2. Give the Rule a proper Name (e.g. Clean Server Restart Alert) and Description. Choose as Rule target Windows Computer. I know this doesn’t adhere to the Best Practices of MP authoring since the target Windows Computer is way too generic, like aiming with buckshot. But in this case we DISABLE the Rule and enable it later on through one or more Overrides, aimed at specific Groups, containing a special set of Windows Servers. So in this case it’s not that bad Smile > Next
    image
  3. Type: System > Next
    image
  4. Type 6006 as Value for the Parameter Name Event ID. image
    Select the line Event Source by clicking on the left side of it and click on Delete. Now you’ve got this:
    image
    > Next
  5. Give it a proper Alert Name (e.g. A Windows Server Got a Clean Reboot), remove the entry in the Alert Description field and type Server[space] > hit the button with the three dots and select Target > DNS Name > and type now: [space] got a clean restart. Now you’ve got something like this:
    image
    > OK. Since it’s a CLEAN server restart, I expect it to be planned. So a Critical Alert is a bit too much so I’ve set it to be a WARNING Alert with Priority High > Create
    image
  6. The Rule is being created now. When it’s in place enable through an Override for a Group containing those Servers you wanted to be Alerted for when they got a clean restart. In this example I’ve enabled this Rule for the Group Windows Server 2012 R2 Computer Group:
    image
  7. Let’s test it and restart gracefully a Windows Server 2012 R2 server, monitored by SCOM:
    image
    Bingo! So now you can use this newly created Rule (Clean Server Restart Alert) for your Notification Model.

B: Alert Generating Rule for Dirty server reboots
In this case we need to create an Alert Generating Rule for Event ID 6008, System even Log.

Basically the steps for authoring this Rule are almost the same as described in the Steps for generating Alerts for Clean server restarts. So therefore I’ll only highlight the differences:

  1. No differences;
  2. Name is like: Dirty Server Reboot Alert and a good description, like:
    image
  3. No differences;
  4. Capture Event ID 6008:
    image
  5. Change the Alert Name to A Windows Server Got A Dirty Reboot! and modify the Alert Description as well so it displays that the server got a dirty reboot and additional checks are required, like this for example:
    image
    Since it’s a DIRTY reboot I set the Severity to Critical and the Priority to High:
    image
  6. Create the Rule and Override it as desired. In this example I Override it for the Group Windows Server 2012 R2 Computer Group.
  7. Let’s test it and give a monitored WS 2012 R2 server a dirty reboot:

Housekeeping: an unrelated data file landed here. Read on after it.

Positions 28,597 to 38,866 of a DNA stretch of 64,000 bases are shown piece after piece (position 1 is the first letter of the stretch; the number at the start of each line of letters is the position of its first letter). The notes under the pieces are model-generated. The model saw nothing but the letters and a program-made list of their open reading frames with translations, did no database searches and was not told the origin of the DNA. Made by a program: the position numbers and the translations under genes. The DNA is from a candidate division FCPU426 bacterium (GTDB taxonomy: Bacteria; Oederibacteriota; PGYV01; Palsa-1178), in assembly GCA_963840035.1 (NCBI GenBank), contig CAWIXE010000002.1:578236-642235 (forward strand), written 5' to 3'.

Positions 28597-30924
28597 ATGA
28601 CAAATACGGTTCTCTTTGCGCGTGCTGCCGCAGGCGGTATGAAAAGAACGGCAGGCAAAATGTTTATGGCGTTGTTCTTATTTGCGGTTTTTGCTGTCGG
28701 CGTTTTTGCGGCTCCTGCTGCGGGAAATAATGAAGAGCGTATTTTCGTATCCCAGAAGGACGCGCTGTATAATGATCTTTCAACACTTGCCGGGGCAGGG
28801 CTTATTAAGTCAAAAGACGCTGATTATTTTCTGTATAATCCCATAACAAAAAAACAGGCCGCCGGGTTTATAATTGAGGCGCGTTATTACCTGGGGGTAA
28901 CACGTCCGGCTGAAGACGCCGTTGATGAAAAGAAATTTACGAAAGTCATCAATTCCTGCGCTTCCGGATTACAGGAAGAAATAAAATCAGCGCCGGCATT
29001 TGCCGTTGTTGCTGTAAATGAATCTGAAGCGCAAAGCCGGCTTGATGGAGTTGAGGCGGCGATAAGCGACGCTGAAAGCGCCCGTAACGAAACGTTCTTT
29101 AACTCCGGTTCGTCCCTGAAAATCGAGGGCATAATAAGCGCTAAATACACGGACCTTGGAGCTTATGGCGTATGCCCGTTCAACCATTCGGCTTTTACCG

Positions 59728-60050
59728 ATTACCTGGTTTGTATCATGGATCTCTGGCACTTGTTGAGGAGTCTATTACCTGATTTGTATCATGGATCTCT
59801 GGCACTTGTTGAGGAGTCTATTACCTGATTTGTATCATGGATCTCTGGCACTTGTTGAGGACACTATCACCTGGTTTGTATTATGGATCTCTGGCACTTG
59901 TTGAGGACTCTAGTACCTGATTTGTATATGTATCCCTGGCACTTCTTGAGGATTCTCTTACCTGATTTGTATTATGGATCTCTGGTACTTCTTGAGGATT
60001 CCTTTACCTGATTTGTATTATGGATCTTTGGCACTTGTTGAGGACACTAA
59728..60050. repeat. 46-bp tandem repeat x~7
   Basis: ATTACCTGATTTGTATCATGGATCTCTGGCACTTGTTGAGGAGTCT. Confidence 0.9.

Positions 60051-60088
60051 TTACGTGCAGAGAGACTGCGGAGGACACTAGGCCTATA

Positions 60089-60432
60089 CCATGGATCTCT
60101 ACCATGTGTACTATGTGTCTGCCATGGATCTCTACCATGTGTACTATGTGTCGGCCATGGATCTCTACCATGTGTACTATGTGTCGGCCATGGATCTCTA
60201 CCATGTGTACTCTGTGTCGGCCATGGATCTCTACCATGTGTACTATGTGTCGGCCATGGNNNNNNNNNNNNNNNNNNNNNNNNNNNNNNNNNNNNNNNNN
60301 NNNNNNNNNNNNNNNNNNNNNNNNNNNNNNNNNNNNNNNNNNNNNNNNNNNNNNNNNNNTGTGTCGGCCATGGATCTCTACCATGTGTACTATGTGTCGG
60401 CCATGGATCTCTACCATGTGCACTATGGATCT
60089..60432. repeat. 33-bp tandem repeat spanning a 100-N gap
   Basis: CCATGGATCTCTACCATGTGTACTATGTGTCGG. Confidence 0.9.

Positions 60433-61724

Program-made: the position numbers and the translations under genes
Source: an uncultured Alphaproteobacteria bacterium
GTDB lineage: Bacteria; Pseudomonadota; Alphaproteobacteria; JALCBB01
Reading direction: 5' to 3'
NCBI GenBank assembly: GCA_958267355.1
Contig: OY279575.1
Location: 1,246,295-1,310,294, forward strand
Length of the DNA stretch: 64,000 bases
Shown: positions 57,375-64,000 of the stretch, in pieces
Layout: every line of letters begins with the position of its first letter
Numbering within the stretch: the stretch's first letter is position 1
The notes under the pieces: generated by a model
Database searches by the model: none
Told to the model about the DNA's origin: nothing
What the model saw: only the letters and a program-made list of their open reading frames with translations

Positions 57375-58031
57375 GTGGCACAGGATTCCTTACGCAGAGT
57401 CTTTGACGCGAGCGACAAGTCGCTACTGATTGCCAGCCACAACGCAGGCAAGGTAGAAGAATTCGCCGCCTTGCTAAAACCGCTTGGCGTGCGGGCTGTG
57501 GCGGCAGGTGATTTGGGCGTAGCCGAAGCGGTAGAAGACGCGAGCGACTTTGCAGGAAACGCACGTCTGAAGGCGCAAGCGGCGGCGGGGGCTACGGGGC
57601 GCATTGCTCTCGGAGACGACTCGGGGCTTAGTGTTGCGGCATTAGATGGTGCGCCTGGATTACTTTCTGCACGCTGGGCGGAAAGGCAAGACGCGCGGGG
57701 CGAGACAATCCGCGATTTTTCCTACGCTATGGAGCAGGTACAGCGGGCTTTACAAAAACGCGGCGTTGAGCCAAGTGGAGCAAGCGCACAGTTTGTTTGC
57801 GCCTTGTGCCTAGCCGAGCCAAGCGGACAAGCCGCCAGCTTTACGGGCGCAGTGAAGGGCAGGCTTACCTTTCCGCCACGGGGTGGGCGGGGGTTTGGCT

image
    Bingo! And now you can use this newly created Rule for your Notification Model as well.

Wow! And how about Reports?
That’s easy as well. Seriously.

  1. Reporting > Microsoft Generic Report Library > Custom Event > Open;
  2. Be patient Smile > choose for From an offset like a month or so (Advanced > Today > Minus > 1 > Month). Now you’ve got something like this:
    image
  3. Add Group > Windows Server Computer Group > Add. Now it looks like this:
    image
  4. Under Report Fields select these items in the SAME order(!):
    - Logging Computer
    - Object
    - Event ID
    - Level
    - Date
    By default the order is wrong. Use the arrow buttons to sort that out. It looks like this now:
    image
  5. Select Report Field Event ID > hit the button Filter > enter Event ID 6008
    image
  6. Run the Report once in order to test it.
    image
  7. When all is okay > File > Publish (or save to MP, go here for the differences) > give it a proper name like Dirty Server Reboots the last month.
  8. Repeat Steps 1 to 7 for another report about the clean server reboots. Only in Step 5 use Event ID 6006 and in Step 7 use another name like Clean Server Reboots the last Month.

Recap
As you can see, it’s quite easy to have SCOM monitoring for server reboots, whether those are clean restarts or dirty reboots. Some of this monitoring is already available out of the box whereas for Notifications some additional (very basic and easy!) authoring is required.

4 comments:

Wilson328 said...

I use a powershell script with the new-maintenancewindow cmdlet to put my systems in maintenance-mode for 15 minutes when it detects a user-initiated reboot (criteria is eventID = 1074 and event source = USER32). I kick off the powershell script with a command channel in my subscription and it works pretty well.

My users never remember to place their systems in MM when bouncing their servers so this method cuts down on a *lot* of noise.

And 15 minutes is just long enough for even the slowest physical servers to finish rebooting.

AdamF said...

Have you ever tried sending these alerts via SMS ? I have it working, however I am unable to find a way to pass the server name into the SMS message so I know which server has had the 6008 unexpected shutdown.

AdamF said...

Is it possible to pass the server name into the "Alert name" field so I can see on an SMS message which server has had the 6008 event ?

Ehrnst said...

Hi,

do you have any problems with healthservice not picking these events up. Ive created an alert rule for bluescreen events and dirty shutdowns, but all these are logged before the agents starts (afte boot) so scom does not pick them up. Writing the event manually works as intended